This 1890s postcard shows the Gottfried Schaal hardware store at the northwest corner of Water and Pearl streets. The house to the right of the store was moved to make room for the new building.

Brothers-in-law Ferdinand T. Yahr and Gottfried Schaal dissolved their hardware firm, F.T. Yahr & Co., in February 1882. A month later Schaal told the Princeton Republic he planned to open his own hardware business. Schaal bought the lot at the northwest corner of Water and Pearl streets, formerly known as the old Boylan corner, for $1,500 from Carl Worm.

Contrary to the information in the City of Princeton’s Historical Walking Tour plaque, however, the new store did not “incorporate an existing structure from the 1840s.” The building was moved north on Pearl Street to make room for the new store.

Princeton Republic, March 9, 1882: “Gottfried Schaal … will build a two-story building this spring. … The dwelling house is to take a back seat and will be fitted up for a residence.”

Schaal purchased lumber in Oshkosh and had it brought to Princeton by boat. He cut down trees to clear off the corner. The Republic provided regular updates of the work, including the following:

Princeton Republic, June 22, 1882: “The frame of G. Schaal’s building is raised, and that corner begins to look like business.”

Princeton Republic, July 13, 1882: “Schaal’s new building begins to make a conspicuous appearance.”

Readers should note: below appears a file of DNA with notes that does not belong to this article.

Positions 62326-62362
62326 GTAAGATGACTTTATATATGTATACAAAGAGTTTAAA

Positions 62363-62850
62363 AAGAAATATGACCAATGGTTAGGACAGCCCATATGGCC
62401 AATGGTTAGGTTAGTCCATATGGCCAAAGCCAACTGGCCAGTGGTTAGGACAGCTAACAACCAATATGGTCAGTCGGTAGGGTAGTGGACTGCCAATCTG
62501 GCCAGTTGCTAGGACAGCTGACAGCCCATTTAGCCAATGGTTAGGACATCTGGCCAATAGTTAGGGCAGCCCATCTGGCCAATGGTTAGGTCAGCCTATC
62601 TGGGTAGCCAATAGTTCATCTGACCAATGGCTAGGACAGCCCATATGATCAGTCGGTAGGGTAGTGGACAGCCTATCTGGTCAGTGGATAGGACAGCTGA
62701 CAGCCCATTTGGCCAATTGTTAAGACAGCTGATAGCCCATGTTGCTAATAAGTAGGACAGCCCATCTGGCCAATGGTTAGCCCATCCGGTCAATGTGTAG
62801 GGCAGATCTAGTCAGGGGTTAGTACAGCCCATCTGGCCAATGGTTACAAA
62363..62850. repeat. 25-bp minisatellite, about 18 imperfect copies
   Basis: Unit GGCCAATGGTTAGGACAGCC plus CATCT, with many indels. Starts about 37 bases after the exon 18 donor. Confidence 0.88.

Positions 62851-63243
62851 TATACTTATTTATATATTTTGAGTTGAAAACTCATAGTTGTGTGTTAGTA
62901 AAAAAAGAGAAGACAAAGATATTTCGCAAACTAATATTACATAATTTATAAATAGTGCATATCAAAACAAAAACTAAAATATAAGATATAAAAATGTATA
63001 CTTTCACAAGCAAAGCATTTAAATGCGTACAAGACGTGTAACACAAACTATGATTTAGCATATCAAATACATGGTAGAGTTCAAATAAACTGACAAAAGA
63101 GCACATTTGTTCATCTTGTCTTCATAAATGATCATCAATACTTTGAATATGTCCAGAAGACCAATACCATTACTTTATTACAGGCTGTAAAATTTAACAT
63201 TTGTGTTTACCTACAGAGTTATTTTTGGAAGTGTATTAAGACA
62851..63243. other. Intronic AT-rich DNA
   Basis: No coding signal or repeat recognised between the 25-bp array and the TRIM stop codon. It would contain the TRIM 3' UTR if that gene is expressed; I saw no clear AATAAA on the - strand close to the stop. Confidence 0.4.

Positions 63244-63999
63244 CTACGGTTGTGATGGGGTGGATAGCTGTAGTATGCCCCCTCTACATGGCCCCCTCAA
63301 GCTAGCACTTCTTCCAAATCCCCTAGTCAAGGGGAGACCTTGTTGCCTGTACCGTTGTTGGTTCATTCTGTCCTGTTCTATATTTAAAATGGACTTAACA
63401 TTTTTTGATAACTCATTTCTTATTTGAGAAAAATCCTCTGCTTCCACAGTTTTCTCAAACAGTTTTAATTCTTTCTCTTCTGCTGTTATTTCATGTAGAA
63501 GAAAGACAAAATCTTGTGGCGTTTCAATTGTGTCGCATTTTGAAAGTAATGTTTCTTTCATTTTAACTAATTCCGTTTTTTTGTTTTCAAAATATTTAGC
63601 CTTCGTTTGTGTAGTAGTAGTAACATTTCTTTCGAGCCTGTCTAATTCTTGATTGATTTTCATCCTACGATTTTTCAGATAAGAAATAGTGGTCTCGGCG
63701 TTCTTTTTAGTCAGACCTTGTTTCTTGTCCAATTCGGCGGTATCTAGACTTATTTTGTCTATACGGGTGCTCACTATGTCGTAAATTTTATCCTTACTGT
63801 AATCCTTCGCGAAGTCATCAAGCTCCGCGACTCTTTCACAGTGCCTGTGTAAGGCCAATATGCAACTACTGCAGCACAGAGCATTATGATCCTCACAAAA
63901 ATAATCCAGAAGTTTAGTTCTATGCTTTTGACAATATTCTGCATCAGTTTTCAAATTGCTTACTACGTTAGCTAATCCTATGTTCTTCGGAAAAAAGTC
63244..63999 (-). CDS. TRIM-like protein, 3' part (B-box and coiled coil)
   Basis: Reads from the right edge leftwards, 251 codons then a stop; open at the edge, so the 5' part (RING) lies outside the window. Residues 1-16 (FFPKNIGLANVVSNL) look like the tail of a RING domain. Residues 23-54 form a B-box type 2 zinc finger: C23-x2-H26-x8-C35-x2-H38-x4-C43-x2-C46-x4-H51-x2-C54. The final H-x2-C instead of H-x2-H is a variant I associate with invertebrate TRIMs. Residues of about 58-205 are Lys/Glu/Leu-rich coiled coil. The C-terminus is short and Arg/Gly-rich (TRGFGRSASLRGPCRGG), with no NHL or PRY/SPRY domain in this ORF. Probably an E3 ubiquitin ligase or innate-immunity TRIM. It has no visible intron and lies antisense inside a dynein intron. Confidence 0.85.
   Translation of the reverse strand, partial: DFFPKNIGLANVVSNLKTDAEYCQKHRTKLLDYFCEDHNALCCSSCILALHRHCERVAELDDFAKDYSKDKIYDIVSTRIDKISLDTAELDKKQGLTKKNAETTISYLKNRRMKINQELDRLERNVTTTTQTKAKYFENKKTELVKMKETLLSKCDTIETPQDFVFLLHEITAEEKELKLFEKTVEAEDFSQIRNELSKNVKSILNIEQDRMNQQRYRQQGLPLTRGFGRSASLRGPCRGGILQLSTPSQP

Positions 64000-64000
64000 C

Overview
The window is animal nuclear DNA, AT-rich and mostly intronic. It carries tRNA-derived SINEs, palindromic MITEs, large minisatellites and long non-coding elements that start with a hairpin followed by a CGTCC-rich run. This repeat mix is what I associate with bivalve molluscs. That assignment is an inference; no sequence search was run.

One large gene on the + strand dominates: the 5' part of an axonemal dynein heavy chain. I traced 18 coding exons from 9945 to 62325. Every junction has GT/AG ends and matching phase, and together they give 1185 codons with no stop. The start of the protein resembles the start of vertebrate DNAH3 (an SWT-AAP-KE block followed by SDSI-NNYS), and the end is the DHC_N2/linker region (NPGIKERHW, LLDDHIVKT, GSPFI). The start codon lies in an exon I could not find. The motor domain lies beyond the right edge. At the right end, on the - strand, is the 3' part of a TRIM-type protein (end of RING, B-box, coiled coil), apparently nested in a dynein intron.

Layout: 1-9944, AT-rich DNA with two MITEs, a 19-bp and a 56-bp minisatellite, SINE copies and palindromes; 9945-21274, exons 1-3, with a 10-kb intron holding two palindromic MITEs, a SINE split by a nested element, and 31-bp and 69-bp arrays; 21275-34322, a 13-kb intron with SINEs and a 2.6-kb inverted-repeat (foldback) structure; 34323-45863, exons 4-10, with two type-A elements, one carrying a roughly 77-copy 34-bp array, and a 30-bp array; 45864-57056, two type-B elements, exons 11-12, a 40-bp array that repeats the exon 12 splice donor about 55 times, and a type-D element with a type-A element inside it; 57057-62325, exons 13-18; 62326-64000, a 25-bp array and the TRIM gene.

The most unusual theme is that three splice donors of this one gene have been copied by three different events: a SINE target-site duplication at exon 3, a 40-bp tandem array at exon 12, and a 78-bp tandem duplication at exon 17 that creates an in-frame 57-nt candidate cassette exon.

Princeton Republic, August 10, 1882 – “G. Schaal’s new block is nearly completed except for the brick veneering outside, and the inside work will be completed in time for fall stock. When completed this will be one of the finest buildings in the village.”

Princeton Republic, October 12, 1882 – “G. Schaal has opened a complete assortment of hardware in his elegant room, and is now ready for business.”

Eight years later, Schaal decided to expand and complete the brick veneering that he had delayed.

Princeton Republic, September 11, 1890 – “G. Schaal will veneer his large hardware building with brick next spring and also enlarge his building by erecting an addition thereto between him and Mr. Worm.”

Schaal had to purchase a strip of land 6 inches wide and 90 feet long from Worm to properly locate the west wall of his new two-story building.

Princeton Republic, April 16, 1891: “The work of excavating for the cellar and foundations of Schaal’s new building commenced on Friday of last week. … The rear part will be annexed to his hardware business rooms so as to increase his room for a tin shop and storage of the wares connected with his trade. The front part will be finely furnished for a room to rent.”

Princeton Republic, Sept. 10, 1891: “Schaal’s block is about finished so far as the brick and plastering work is concerned. It presents a splendid appearance. It is being finished in front in style different from the other beautiful buildings erected and presents a striking change though in perfect taste.”

Frank Mueller rented the new space adjacent to the hardware store for his drug business.

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